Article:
The owners and the players were able to get out of their own way long enough to finally agree on something. To keep talking. As the clock was ticking down on Thursday, that was the best outcome we could have hoped for. They agreed to a 24 hour extension to the current CBA and then a seven-day extension to Friday March 11th. So after two years of knowing exactly when this deal would expire, they had to ask a judge for an extension. Sound like the kind of crap I pulled in grade school on book reports, but I digress. There’s finally a light at the end of the NFL labor tunnel. Unfortunately, it still could be a freight train coming to wallop all of us fans.
They are finally really talking, so lets not get our panties in a knot over the fact that the two sides didn’t really start talking until the deal just about expired. It’s what most people predicted and it’s almost exactly what happened in 2006. Glacial forces like these don’t won’t to budge on their three major issues aren’t going to get down to the brass tacks until they have a gun to their heads. As Mike Florio of ProFootballTalk.com has been saying for most of the week, a lockout is a lot like skydiving for the owners. It’s easy to talk about before you do it, but when your on the plane and it’s time to jump, that’s when it becomes scary. It’s a great analogy.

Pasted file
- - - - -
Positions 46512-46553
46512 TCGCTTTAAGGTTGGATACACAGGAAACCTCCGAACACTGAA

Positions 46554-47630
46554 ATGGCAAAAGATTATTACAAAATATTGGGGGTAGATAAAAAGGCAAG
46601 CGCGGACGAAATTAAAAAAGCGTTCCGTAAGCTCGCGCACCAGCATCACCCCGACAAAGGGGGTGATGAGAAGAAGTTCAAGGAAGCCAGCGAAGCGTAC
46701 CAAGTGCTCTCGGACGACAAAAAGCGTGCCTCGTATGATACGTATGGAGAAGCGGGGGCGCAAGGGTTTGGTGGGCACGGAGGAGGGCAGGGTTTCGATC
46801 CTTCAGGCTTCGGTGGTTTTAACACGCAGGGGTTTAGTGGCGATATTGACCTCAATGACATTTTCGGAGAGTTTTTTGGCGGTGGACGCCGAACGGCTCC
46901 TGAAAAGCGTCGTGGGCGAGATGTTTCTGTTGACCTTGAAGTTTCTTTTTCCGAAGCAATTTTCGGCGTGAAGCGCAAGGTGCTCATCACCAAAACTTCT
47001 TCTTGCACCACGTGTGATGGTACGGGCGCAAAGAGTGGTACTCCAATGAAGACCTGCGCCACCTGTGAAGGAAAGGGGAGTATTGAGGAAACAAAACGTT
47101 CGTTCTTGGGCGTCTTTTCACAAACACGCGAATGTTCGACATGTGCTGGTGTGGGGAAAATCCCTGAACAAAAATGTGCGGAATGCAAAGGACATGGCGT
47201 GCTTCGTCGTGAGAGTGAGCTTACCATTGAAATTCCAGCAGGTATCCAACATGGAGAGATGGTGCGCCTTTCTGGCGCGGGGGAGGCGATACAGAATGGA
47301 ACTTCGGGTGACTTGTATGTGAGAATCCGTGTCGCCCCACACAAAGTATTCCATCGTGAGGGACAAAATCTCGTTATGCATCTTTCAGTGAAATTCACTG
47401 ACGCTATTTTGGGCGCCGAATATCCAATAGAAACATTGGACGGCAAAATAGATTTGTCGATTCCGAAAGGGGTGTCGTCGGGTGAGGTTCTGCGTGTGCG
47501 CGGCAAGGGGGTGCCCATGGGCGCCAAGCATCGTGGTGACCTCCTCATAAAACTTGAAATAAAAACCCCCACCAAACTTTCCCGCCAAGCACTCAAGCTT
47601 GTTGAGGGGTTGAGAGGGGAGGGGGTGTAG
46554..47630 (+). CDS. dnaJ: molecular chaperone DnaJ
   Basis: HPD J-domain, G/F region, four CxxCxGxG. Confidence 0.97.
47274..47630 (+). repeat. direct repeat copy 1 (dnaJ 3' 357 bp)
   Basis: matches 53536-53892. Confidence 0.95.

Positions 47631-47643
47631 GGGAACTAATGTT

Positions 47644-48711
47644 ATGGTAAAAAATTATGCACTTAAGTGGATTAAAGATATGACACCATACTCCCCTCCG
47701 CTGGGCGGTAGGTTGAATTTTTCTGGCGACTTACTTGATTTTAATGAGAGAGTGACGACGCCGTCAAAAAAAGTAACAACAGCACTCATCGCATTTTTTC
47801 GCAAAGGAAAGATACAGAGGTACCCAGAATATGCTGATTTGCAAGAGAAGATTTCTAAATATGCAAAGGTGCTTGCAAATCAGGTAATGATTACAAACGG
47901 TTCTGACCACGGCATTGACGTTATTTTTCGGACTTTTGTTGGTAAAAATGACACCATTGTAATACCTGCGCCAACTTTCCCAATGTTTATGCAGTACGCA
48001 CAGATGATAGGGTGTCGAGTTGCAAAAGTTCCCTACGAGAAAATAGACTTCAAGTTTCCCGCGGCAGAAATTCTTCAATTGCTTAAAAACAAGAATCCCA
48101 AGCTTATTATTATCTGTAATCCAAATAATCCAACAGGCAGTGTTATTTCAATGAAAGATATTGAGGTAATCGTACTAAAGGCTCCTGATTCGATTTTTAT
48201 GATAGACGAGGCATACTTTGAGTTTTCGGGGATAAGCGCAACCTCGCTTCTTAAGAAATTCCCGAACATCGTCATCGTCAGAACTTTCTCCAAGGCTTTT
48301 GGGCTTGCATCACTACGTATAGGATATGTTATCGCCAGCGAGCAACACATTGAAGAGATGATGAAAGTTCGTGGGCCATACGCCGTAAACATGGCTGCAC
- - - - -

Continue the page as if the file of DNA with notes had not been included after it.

It also sounds like the players were much better prepared than the owners expected. They got a little bit of luck when Judge Doty ruled that the TV deals that the owners struck with the networks to continue getting paid even if there were no games next season violated the CBA. Now some leverage flung over to the players, and they decide to keep applying the pressure. They threatened to decertify the union, and sue the league for anti-trust using some of the biggest stars in the league. (Learn about decertification here.) From that point, it seems like the owners and Goodell finally decided to take the players seriously, because if they didn’t this wasn’t going to be a simple work stoppage during the off-season. This was going to become an all out war that would eat into at least part of the 2011 season. (I know I’m using vauge words like “seems” a lot, but no one is really sure what is going on in the room.)
Now both sides have agreed to a seven-day extension (technically, five-days since they aren’t meeting until Monday.) It sounds like great news because it’s the first time they are having substantial talks. BUT it’s not time to pop the champaign yet. As you can tell, I’ve been following this whole mess very closely (Twitter was created for stories like this!) As much as everyone is reporting this as positive news, I’ve had yet to hear any mention of how these two sides are going to get together on the 18 game schedule, the extra billion dollars the owners want off the top, and the rookie salary cap. It took these guys a day and a half to agree to talk for another five days. Do we think they can work these issues out in five? Stranger things have happened.